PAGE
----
NJ bill would increase fines for releasing exotic,

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Legislators bait hooks for 'Frankenfish'

Measure on invasive species takes aim at the voracious snakehead

August 29, 2002

BY TOM HESTER, Star-Ledger Staff

Two lawmakers said yesterday they will push legislation designed to keep the predatory snakehead fish out of New Jersey waterways.

Sen. James S. Cafiero and Assemblyman Nicholas Asselta (both R-Cape May) said they want to increase penalties for possession or release of invasive fish or animals into the environment. The lawmakers say they were spurred by reports that the snakehead fish presents a threat to Maryland's ecosystem.

Nicknamed "Frankenfish," the snakeheads come from China and have wide, ugly mouths, big teeth and heavy scales, making them look like a snake's head and enabling them to swallow prey as large as themselves. Snakeheads can grow up to 3 feet long, reach 15 pounds and travel short distances over land from one waterway to another. They prey on frogs, birds, other fish and small mammals.

But the fish are also apparently good to eat and considered cool by some aquarium enthusiasts, according to state Department of Environmental Protection officials. For that reason, they may be coveted by people in New Jersey, officials said.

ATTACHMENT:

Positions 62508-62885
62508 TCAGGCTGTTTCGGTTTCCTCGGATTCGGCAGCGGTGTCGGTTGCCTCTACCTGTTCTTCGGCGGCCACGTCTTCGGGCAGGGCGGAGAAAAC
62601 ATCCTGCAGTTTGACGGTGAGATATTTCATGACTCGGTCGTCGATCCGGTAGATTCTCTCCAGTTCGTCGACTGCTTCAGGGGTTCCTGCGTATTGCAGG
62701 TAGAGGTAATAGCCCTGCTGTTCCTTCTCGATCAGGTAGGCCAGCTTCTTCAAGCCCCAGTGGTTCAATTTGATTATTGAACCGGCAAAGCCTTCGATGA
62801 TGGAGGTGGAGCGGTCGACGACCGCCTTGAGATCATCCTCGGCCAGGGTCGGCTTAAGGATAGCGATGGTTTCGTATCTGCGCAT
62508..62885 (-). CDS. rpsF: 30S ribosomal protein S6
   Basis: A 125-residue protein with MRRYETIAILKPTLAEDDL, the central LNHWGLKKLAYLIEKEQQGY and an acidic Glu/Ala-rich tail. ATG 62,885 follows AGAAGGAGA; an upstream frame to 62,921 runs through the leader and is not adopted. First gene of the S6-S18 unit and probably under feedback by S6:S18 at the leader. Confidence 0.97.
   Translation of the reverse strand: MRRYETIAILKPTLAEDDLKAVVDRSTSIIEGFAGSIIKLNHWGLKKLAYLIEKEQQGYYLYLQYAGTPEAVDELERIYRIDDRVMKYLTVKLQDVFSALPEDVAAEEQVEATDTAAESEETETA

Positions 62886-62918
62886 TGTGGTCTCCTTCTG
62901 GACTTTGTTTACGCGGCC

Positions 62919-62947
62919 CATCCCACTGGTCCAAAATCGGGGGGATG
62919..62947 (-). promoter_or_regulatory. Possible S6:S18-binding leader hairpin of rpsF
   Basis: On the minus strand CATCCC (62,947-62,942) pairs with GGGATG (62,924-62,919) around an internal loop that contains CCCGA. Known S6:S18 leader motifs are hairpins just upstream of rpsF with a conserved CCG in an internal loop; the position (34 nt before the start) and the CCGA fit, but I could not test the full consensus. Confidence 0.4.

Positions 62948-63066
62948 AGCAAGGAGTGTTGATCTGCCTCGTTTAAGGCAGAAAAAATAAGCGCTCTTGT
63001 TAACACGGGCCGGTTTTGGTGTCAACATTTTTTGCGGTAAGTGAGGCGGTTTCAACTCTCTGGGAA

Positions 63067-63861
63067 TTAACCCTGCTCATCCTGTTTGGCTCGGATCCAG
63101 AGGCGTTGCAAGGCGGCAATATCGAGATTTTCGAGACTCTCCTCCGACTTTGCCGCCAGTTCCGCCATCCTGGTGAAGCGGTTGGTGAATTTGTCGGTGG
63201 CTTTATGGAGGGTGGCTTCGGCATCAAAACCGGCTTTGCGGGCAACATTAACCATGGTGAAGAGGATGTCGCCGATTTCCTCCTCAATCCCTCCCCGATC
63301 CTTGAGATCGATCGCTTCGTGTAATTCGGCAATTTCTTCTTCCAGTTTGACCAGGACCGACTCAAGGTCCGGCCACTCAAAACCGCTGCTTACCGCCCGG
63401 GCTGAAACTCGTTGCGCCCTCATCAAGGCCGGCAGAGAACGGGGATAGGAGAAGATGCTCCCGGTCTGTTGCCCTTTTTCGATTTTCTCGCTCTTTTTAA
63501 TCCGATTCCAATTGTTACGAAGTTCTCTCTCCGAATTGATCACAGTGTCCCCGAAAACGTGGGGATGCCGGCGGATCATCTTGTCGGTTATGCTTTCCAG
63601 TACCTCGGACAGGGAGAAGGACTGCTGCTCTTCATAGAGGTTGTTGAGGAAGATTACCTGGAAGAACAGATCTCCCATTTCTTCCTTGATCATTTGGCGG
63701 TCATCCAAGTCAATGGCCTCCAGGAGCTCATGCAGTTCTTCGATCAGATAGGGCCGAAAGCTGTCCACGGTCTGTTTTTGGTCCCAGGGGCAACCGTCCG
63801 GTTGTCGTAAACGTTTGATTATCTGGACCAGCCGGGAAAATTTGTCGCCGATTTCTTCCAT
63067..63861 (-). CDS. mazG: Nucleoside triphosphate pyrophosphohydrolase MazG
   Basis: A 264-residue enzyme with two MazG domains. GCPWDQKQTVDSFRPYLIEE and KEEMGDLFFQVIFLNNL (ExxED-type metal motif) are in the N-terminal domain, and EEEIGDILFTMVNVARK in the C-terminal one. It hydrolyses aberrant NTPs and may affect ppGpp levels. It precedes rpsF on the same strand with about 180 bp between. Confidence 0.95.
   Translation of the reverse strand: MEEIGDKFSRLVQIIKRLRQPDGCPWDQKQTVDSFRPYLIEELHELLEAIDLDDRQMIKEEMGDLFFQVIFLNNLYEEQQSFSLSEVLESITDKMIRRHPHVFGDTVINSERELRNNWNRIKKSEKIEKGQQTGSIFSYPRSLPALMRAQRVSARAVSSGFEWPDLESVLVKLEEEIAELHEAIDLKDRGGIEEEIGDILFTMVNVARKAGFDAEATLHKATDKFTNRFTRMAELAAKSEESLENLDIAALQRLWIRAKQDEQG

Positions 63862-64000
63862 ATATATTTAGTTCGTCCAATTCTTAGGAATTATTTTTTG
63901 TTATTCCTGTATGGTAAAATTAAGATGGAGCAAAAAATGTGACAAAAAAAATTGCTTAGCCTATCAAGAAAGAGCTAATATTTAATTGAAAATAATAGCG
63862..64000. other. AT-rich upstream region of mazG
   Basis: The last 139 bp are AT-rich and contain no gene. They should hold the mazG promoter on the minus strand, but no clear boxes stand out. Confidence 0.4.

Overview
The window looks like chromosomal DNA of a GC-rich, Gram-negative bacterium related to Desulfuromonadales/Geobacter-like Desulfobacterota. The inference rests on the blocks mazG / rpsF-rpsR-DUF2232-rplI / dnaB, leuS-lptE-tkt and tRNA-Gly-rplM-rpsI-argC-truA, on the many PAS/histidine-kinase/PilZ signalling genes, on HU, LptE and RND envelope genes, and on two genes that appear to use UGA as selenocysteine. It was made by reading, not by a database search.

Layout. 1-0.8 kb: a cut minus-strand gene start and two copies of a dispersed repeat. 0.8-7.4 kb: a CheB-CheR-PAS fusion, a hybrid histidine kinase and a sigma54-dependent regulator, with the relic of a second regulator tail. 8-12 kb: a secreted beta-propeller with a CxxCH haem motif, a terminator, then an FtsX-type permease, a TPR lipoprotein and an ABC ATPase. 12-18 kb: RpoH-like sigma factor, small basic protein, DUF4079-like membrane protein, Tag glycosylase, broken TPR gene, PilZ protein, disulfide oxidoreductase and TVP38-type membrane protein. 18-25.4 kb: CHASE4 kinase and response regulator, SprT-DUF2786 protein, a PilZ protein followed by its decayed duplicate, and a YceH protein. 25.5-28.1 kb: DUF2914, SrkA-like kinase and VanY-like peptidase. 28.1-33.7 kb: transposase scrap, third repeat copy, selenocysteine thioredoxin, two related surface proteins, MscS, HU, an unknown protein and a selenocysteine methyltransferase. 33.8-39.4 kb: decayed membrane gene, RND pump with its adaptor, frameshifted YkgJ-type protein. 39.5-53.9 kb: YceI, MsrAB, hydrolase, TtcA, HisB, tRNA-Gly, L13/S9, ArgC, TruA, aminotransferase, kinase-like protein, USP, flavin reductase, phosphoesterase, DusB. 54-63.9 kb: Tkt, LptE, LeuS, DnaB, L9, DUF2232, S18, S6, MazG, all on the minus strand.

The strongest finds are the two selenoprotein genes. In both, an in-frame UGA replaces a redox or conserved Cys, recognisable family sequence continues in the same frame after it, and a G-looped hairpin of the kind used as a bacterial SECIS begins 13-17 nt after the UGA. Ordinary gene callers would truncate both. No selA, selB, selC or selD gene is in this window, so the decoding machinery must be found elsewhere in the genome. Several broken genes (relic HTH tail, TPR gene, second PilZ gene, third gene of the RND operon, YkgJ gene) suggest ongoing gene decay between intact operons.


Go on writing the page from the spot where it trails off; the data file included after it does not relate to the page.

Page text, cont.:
State wildlife officials have reason to be nervous. They are already worried that flathead catfish, one of America's most aggressive freshwater predators, may have found their way for the first time into the Delaware River.

While snakeheads have not been discovered in New Jersey waterways, they have been found in a half dozen other states. The Bush administration is preparing a ban on the importation of snakeheads without a special permit.

"One unsuspecting act put the ecosystem in the entire state of Maryland at risk. We must not let that happen here," Asselta said. "By making it illegal to own snakehead fish in New Jersey, we are protecting our environment and all of our residents."

DEP officials said they would welcome the support. Division of Fish and Wildlife Director Bob McDowell warns fish enthusiasts that releasing exotic fish into state waters can be detrimental to the ecosystem. In fact, he noted, state law already prohibits releasing any fish species or its eggs into any waterway -- public or private.

"People who keep fish as a hobby must realize that for whatever reason, releasing exotic species into local waters is illegal and a serious threat to native species," McDowell said.

The proposed legislation would ensure that anyone who releases an invasive fish, mammal, bird, reptile, or amphibian into the environment would be subject to a fine of not less than $500 for the first offense and $1,500 for any subsequent offense.


For information on euthanizing or placing a pet fish, visit the Fish and Wildlife Division's website at http://www.njfishandwildlife.com.
 


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